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Red Cross declares first ever blood shortage; can men who have sex with men donate?

The American Red Cross is facing a national blood crisis – its worst blood shortage in over a decade, posing a concerning risk to patient care. Amid this crisis, doctors have been forced to make difficult decisions about who receives blood transfusions and who will need to wait until more products become available. Blood and platelet donations are critically needed to help prevent further delays in vital medical treatments.

After hearing of this news, many community members have expressed interest in donating blood to add to blood bank reserves, but many in the LGBTQ community wonder if they are able to.

Starting in 1983 following the onset of HIV/AIDS, the Food and Drug Administration (FDA) implented a lifetime ban on blood donation by men who have sex with men (MSM). This essentially prevented most gay and bisexual men from donating blood. The policy has also affected transgender people because the FDA used the prospective donor’s gender assigned at birth for identification purposes, which meant that transgender women who have sex with men were also deferred from donating blood, but transgender men who have sex with men were not.

The ban was put in to place to help prevent inadvertent transmission of HIV through blood transfusions and blood products such as platelets. At that time, HIV/AIDS was largely not understood by doctors, scientists, and the general public, and the technology and procedures used to test donated blood for HIV were extremely limited.

As new blood testing procedures emerged, the LGBTQ community and others advocated for years to end the ban. In December 2015, the FDA moved from a lifetime ban on gay and bisexual men donating blood to a deferral of one year for any man who has had sex with another man during the past 12 months. According to the FDA, this pre-screening eliminated up to 90 percent of donors who may be carrying a blood-borne disease.

In light of the COVID-19 emergency declared in March 2020, the FDA again updated its guidance again, shortening the deferral period for men who have sex with men. On April 2, 2020, the FDA announced that it was updating its policy regarding blood donations from men who have sex with men (MSM), reducing the deferral period from 12 months to three months. The policy was implemented in June 2020.

So I'm a gay man and want to help! CAN I DONATE BLOOD?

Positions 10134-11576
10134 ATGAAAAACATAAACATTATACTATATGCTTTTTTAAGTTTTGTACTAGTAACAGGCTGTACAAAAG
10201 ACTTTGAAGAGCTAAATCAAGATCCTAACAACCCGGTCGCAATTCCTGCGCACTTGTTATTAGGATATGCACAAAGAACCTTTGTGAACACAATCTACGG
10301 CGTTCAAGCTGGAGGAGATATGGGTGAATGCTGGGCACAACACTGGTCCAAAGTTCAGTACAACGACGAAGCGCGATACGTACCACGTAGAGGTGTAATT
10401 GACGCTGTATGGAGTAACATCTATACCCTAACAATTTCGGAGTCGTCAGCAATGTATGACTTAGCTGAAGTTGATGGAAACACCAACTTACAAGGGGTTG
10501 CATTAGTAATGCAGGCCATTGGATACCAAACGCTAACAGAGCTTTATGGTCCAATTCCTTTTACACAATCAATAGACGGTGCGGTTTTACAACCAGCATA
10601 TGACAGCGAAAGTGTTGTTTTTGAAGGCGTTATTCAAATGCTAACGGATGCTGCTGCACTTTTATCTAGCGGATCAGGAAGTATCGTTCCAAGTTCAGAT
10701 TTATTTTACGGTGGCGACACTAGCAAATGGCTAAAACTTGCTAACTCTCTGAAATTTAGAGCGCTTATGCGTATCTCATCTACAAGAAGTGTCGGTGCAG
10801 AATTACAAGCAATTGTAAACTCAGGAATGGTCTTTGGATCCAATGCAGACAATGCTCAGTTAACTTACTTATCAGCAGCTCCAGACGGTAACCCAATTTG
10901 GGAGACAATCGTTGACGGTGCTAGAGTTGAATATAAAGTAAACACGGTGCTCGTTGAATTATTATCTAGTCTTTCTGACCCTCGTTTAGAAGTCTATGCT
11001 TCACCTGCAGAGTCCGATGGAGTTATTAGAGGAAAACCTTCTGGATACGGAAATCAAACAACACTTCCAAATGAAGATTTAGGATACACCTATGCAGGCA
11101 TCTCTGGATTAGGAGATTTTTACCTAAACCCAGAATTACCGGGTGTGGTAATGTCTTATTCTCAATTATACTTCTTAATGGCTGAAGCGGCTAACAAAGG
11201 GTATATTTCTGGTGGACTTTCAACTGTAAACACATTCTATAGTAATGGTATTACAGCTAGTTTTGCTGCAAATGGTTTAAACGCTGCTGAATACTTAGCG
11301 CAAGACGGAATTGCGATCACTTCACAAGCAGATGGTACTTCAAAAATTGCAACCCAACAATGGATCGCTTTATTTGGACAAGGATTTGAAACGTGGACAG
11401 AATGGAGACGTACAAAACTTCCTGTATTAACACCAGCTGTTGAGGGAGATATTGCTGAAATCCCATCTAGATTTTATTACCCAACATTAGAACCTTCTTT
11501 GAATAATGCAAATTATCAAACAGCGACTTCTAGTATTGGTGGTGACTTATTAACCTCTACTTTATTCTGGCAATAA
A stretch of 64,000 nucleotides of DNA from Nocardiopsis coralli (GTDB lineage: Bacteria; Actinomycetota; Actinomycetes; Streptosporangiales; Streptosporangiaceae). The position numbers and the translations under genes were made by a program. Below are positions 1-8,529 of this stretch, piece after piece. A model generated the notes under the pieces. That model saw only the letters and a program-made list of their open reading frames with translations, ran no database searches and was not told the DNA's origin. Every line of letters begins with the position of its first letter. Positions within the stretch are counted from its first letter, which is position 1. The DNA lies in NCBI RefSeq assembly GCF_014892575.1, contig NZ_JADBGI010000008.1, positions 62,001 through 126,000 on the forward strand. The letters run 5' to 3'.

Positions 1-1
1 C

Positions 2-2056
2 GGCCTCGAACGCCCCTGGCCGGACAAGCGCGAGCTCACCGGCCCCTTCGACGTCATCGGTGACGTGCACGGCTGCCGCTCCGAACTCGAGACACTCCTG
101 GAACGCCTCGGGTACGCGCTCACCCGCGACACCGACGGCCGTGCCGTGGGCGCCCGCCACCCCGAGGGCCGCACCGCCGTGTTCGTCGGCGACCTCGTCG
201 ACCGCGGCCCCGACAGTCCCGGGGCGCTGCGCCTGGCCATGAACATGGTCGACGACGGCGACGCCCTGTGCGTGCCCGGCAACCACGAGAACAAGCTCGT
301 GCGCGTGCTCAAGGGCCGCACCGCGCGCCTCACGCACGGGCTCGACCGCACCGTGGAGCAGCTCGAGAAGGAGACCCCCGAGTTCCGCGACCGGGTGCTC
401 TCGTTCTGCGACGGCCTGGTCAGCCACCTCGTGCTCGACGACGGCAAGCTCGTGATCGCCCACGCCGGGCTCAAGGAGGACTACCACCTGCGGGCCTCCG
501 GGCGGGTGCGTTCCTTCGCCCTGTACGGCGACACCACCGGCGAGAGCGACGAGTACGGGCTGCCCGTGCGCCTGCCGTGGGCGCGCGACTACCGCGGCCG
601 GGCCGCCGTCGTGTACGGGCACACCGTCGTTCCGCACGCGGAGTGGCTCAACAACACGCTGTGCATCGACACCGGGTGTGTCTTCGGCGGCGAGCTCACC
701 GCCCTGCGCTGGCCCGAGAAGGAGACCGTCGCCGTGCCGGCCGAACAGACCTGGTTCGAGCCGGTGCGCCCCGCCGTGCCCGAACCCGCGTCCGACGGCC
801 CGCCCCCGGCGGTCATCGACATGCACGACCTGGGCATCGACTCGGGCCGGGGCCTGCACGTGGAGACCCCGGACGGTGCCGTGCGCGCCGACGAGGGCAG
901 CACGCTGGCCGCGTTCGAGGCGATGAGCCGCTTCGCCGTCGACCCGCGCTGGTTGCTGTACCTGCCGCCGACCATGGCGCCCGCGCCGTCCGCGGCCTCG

Currently, generally healthy men who have sex men only have to wait three months after their last sexual encounter to be potentially eligibile to donate blood. There are a multitude of other eligibility requirements including general health, medications, being low on iron, and recent travel outside of the United States that may disqualify someone from giving blood.

If you want to give blood, check out the American Red Cross' eligibility requirements here.

How would the blood bank know if I'm gay or have had sex with other men?

The FDA requires blood donation organizations to screen potential donors for risk factors related to HIV and other infectious diseases. Most administer a Donor History Questionnaire, which asks about a donor’s current health, medical history, blood donation history, sexual practices, drug use, and other behaviors. Donors deemed to be high risk based on responses to the Questionnaire are deferred from donating blood for varying periods of time into the future.

I'm transgender. What does the guidance say about me?

The FDA revised guidance states, “In the context of the donor history questionnaire, FDA recommends that male or female gender be taken to be self-identified and self-reported.” This change allows blood donors to register with the gender in which they identify. The Red Cross will no longer ask donors to answer both male and female questions when attempting to donate. There is no deferral associated with being transgender, and eligibility will be based upon the criteria associated with the gender the donor has reported. 

Red Cross staff members are required to verbally confirm demographic information, including gender, with all presenting donors. This step helps ensure donor safety and accuracy of records. If Red Cross records have the incorrect gender, presenting donors may ask staff members to make the change upon registration. Individuals do not need to tell staff that they are transgender.  Individuals with specific questions about eligibility can contact the Red Cross Donor and Client Support Center at 1-866-236-3276.  

I'm nonbinary. What about me?

"The Red Cross values all potential blood donors and understands that selecting either male or female may not align with how some individuals identify," said a statement on The Red Cross' eligibility site. "The Red Cross also knows that there is a difference between biological sex and gender."

The FDA revised guidance states, “In the context of the donor history questionnaire, FDA recommends that male or female gender be taken to be self-identified and self-reported.” The FDA requires the Red Cross to have donors select either male or female.

Where can I donate locally?

Visit the San Diego Blood Bank's website to learn more and schedule an appointment.